Since the earliest talking pictures, songs have been the heart and soul of Indian popular movies, and for the Indian audience too, a large part of the movie-going experience.
Most Indian moviegoers are not as preoccupied with the story itself, as they are with the way the story is told. They largely accept being presented to the same themes and characters over and over again, but they expect the music, songs and dance moves to be original and innovative. The soundtrack for a new popular film from Bollywood (Mumbai), Kollywood (Chennai / Madras) - or one of the other production centres for "song & dance films" - are often marketed several months before the film has its premiere. It may have become a hit before the movie even goes into distribution. The audience does not just buy tickets to see a new movie, but to see how the songs they already know, have been "picturized".
Song and dance sequences are included and used in different ways. After India's independence in 1947, it was forbidden to show kissing on the mouth on screen. Today there are no provisions that directly prohibit kissing or intimate bodily contact, but both are considered taboo in Indian mainstream films. However, there is no lack of kiss references in song and dance numbers and moves are often very sexually explicit, not to mention "wet saree" songs, that are a whole genre of their own. In song and dance
numbers, the director can "go further" than in the
The most prominent contemporary Indian film composer, is undoubtedly the Tamil A. R. Rahman (b. 1966), who has been nicknamed "The Mozart of Madras" and has provided music for over 100 films. In his collaboration with Indian directors, the music and songs are not just used as erotic teasers. Rahman received two Oscars for his music for 'Slumdog Millionaire' - for best score and best song ("Jai Ho"). He broke through to a wider audience with the music for Mani Ratnam's film 'The Rose' ('Roja', 1992) and especially the song "Dil hai chota" ("Little Desires"). It is a fine example of how Rahman combines classic Indian folk music and western rhythms and musical styles in his scores. Accompanied by a pan flute theme and reggae rhythms, (together with jazz, bebop and traditional Indian sitar) the main character Roja, moves around in an idyllic village in Tamil Nadu, while she sings a song with the chorus "This country is like heaven." The song's function is to characterize Roja as a person - an innocent village beauty, who later will have to go through much ado.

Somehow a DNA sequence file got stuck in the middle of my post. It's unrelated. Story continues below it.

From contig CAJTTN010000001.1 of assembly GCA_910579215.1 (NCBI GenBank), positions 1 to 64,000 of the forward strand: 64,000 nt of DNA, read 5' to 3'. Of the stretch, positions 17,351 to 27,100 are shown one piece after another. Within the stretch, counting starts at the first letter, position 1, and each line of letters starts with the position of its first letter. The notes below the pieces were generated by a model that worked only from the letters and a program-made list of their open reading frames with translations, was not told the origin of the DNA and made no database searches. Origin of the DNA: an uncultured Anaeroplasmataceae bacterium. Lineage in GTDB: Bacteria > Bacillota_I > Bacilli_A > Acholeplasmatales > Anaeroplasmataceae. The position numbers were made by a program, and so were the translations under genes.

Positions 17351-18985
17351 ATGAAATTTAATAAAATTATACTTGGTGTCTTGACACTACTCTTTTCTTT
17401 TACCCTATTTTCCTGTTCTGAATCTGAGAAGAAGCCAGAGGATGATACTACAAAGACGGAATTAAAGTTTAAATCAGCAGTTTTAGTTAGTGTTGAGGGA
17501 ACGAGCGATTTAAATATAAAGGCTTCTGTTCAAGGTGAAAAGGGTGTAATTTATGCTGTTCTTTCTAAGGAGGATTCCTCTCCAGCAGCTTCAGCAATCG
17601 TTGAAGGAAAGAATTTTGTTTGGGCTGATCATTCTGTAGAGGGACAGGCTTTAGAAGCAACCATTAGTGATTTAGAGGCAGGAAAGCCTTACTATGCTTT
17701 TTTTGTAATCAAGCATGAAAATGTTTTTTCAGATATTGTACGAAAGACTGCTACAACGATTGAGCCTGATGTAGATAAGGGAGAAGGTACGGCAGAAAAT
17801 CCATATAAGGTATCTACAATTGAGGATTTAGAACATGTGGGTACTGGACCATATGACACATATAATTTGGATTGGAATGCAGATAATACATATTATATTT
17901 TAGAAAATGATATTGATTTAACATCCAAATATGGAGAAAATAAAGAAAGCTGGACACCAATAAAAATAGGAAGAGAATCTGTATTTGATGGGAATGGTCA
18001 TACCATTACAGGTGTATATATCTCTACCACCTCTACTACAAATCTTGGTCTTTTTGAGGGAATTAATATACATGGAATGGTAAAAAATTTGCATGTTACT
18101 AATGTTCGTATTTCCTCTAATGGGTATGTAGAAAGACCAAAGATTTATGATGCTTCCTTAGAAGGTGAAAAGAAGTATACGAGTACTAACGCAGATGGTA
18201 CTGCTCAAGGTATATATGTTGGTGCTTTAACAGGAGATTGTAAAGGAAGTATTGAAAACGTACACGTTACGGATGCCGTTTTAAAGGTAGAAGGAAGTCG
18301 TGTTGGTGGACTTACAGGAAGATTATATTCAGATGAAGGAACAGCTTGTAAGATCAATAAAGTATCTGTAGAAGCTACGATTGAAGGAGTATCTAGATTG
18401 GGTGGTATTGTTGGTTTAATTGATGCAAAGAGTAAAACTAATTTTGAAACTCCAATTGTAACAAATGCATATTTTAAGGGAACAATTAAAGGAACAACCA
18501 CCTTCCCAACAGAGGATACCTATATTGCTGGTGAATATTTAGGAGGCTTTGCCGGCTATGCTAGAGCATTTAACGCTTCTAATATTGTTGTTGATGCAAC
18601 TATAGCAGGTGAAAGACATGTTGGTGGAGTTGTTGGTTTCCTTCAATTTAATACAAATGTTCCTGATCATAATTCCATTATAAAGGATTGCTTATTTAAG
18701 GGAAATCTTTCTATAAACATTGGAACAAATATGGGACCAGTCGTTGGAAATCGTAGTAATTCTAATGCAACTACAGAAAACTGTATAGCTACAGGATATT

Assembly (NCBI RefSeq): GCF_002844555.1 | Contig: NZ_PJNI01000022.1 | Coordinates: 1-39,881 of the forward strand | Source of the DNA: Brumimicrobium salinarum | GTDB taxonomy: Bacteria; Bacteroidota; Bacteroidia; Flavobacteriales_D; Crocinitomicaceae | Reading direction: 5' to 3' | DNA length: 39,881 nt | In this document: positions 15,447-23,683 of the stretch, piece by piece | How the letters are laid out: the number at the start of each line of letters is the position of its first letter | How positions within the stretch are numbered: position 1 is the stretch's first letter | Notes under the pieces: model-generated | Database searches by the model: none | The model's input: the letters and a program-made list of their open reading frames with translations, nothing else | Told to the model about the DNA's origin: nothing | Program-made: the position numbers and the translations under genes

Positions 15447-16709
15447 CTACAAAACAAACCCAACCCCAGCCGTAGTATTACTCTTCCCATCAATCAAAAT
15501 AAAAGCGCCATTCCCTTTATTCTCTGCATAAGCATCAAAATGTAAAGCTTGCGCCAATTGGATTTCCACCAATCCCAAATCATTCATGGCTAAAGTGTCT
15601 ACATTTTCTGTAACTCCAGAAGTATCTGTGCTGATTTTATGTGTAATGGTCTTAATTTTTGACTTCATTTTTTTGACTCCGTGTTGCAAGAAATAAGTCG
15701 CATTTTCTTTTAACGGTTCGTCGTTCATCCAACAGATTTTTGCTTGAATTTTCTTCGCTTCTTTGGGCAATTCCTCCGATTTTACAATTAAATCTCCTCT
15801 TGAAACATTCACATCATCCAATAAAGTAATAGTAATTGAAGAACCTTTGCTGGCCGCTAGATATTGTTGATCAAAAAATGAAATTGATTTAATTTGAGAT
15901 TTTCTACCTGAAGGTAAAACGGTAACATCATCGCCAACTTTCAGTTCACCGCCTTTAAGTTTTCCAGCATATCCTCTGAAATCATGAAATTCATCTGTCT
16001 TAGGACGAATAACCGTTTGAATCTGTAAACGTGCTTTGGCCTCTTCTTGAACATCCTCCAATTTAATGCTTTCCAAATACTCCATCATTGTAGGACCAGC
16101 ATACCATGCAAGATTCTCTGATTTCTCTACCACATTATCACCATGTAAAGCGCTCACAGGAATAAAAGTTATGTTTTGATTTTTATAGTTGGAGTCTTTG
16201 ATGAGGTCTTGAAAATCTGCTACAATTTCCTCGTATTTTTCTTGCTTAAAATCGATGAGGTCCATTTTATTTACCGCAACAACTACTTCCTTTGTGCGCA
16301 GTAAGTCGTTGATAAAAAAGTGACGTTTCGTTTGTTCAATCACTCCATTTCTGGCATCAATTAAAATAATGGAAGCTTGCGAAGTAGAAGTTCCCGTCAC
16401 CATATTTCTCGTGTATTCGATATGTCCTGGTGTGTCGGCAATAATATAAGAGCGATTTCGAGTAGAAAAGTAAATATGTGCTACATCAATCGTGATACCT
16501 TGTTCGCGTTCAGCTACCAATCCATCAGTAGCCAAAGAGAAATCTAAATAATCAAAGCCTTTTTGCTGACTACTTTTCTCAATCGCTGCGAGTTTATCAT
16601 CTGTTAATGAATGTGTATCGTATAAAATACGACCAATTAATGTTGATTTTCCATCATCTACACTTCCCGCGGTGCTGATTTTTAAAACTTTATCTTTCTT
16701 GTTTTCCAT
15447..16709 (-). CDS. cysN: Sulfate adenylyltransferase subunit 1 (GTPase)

Rahman has provided music for all Mani Ratnam's later films, including 'Bombay' ('Bumbai', 1995) and 'From the Heart' ('Dil se ...', 1998). The song "Thaiya Thaiya" shown at the beginning of 'From the Heart' was reportedly the number that prompted Andrew Lloyd Webber to hire Rahman to compose the music for the musical "Bombay Dreams". An over-crowded train is traveling through beautiful mountain landscapes and tunnels, while mega-star Sharukh Khan and over 30 other dancers, are moving around on top of the train to Rahman's catchy pop music.
One of Rahman's most recent great successes, is the beautiful award-winning music, which totally dominates Imitiaz Ali's movie 'Rockstar' (2011), which is showing at the Indian Indies festival. Here, the songs are used not least to shorten periods of time - especially in the second half - but also to convey the main character's emotional development. A. R. Rahman has naturally also provided the soundtrack to Mani Ratnam's latest film 'Raavanan' (2011), which is also showing during the Indian film festival. The film includes four outstanding song and dance sequences, including "Thok de Killi", where Raavan and his men are dancing in the rain and mud, among ancient ruins in the Indian jungle, to Rahman's fantastic "world music". This song and dance sequence, realized through equilibristic slow motion footage, contains everything that makes popular Indian films so pleasing to the eye and ear, and makes it a very special experience.